Reviews | Written by Michael Coldwell 28/02/2018


Motherhood: undertake it at your peril. That’s the way genre cinema plays it and often with a devilishly crooked bat. From the diabolic wrath of Rosemary’s Baby and The Omen to the insane mutant tots of Eraserhead and It’s Alive via every connotation of parental nightmare on Earth and beyond, the perils of birth and babies have sent a generation of geeks screaming out of cinemas and straight to the sterilization clinic. So if you’re thinking about having kids and are still on the fence about it, it might not be so wise to see South African scare-fest Lullaby, lest it prove the final snip…

Director Darrell Roodt (Dracula 3000, City of Blood) wastes no time getting us up to speed with an introductory nightmare sequence set in 1901 featuring a screaming mother’s baby being ripped from her arms by evil cloaked bastards who snap the poor little blighter’s neck like a twig. Our heroine Chloe (Reine Swart) awakes screaming from this dreadful vison in the midst of giving birth to a baby boy. It’s fair to say mother and son don’t bond too well; he screams her to distraction, she’s tortured by her milk pump and only she knows the identity of the father (it’s probably Satan, though) and to cap it all, the poor woman from Chloe’s nightmare keeps popping up dressed like Stevie Nicks and jump-scaring her into next Thursday. No wonder her quavering mother (a pitch-perfect Thandi Puren) calls in Dr Reed (a growling Brandon Auret, seemingly channelling his character’s namesake Oliver Reed’s turn in The Brood). His advice to Chloe: “Let the visions consume you” (why doesn’t anyone ask these horror quacks for an updated CV with a least two recent references?)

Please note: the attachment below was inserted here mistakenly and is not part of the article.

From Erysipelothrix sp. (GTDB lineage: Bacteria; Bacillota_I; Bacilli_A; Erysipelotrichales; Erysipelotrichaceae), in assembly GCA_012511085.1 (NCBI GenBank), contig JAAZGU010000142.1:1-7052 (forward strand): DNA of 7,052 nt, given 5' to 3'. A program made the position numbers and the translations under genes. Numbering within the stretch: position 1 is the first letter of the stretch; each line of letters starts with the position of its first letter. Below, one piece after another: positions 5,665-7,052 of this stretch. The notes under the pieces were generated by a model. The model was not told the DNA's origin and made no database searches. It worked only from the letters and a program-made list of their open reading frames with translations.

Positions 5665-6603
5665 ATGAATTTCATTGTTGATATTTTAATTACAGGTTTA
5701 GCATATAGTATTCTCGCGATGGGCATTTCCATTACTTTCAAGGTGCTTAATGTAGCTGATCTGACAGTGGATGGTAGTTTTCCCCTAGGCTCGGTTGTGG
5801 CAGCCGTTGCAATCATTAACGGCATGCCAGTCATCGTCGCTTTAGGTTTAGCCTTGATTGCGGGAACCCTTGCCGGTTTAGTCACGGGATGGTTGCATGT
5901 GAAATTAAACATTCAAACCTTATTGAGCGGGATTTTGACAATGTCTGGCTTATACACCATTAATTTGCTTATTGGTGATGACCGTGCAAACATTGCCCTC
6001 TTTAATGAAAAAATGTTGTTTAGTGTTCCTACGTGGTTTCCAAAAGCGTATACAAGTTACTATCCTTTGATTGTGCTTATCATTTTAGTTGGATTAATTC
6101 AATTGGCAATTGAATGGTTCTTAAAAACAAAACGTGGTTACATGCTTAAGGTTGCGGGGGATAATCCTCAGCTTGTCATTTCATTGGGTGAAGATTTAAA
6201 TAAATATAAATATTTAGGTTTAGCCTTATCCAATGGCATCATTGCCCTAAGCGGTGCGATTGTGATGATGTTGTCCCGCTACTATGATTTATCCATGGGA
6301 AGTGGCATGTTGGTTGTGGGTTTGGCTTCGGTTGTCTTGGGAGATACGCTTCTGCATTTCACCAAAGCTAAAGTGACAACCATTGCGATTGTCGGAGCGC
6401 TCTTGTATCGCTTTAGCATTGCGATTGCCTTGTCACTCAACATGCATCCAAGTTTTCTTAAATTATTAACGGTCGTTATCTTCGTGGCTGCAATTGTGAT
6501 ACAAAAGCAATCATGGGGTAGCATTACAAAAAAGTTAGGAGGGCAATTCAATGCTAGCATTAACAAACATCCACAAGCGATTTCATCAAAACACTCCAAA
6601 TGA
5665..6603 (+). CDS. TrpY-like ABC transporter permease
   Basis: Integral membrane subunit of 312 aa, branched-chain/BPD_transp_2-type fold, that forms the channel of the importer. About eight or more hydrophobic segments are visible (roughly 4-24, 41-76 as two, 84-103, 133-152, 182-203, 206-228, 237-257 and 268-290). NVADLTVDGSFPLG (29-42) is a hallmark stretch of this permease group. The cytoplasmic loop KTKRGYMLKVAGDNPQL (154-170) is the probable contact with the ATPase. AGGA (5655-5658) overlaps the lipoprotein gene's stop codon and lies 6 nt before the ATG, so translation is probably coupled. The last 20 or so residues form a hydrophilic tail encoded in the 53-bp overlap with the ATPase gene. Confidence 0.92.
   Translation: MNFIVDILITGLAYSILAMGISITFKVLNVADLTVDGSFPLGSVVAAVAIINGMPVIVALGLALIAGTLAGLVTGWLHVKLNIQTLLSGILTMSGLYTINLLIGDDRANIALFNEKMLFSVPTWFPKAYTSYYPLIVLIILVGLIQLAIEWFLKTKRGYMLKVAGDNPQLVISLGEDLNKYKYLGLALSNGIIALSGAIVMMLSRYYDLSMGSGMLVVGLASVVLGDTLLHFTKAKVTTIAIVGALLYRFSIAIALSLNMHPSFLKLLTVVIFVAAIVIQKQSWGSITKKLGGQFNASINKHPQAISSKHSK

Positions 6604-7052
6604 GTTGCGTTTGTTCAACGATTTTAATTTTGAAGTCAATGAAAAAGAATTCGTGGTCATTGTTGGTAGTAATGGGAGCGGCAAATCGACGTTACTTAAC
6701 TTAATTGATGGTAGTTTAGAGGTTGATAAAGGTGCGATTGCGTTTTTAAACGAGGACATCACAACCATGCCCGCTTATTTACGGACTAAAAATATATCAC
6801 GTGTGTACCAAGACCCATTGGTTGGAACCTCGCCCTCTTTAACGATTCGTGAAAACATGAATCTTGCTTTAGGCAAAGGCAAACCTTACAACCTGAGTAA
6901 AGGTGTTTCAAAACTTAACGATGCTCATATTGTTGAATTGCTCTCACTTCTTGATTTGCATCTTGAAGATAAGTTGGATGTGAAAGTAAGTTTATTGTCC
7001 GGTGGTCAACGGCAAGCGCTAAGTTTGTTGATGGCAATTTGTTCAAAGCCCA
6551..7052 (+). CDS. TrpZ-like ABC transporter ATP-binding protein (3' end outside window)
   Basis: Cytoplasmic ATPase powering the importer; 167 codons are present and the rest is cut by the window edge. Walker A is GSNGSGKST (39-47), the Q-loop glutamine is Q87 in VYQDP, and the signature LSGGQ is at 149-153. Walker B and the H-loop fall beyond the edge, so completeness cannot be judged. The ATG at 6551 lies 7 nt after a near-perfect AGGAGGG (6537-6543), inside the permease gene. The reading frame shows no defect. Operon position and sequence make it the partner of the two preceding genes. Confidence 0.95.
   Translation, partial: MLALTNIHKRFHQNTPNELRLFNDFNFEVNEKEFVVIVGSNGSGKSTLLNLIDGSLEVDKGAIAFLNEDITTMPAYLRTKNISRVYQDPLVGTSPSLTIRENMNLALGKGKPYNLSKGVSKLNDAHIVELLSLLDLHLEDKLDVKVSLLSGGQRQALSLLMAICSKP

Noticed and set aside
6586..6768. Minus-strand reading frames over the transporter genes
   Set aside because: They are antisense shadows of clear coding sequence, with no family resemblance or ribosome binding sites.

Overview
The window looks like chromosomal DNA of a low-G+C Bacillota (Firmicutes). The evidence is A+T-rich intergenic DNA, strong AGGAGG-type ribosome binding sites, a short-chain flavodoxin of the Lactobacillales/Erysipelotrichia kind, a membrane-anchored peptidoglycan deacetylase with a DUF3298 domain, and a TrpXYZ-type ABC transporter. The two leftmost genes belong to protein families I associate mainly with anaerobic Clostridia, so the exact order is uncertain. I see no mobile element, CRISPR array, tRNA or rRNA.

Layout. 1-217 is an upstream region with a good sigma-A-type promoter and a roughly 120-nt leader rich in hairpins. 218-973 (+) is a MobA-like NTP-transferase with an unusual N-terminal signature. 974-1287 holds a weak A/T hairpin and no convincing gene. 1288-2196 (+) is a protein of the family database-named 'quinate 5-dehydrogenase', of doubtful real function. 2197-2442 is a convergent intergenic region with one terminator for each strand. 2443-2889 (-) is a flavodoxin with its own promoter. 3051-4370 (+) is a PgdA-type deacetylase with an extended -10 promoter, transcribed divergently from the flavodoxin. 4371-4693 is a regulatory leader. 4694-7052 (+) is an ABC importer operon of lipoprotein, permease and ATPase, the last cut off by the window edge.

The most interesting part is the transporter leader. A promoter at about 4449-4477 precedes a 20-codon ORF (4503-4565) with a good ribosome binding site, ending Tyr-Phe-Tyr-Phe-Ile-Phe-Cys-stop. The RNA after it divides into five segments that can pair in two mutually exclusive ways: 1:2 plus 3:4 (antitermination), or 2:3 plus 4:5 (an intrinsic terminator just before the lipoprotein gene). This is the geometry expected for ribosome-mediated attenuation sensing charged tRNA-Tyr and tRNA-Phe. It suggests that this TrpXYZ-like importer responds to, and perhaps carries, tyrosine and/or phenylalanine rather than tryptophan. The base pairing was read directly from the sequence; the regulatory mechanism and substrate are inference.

Roodt confidently marks his territory with stylised nods to Polanski, Fincher and Aronofsky: artful compositions and innovative camerawork pop out at every turn; the main house set is a theatrically heighted den of spectral lighting and creaking doors; the soundtrack is a dark eddy of parched strings and eerie synths and the visual palate employs that leached pallor we’ve come to expect from modern digital horror in a way that just for once works a treat.  Story-wise, The Lullaby hardly breaks the mould, content instead to revel in the sandpit of its cinematic lineage from Repulsion through to The Babadook. Performances from the central trio are uniformly excellent with a special garland to Reine Swart as Chloe who starts off shrieking her lungs out and pretty much doesn’t stop thereafter. They compensate for the only two flies in the ointment: Chloe’s drippy boyfriend Adam (who seems to have parachuted in from a daytime soap opera) and a final twist that’s clearly telegraphed by the opening sequence, if you’ve been keeping your eyes peeled.

Steeped in horror tradition and drenched in the red stuff, The Lullaby is a fiendishly nasty bit of babysitting well worth staying in for.


Expected Rating: 6 out of 10

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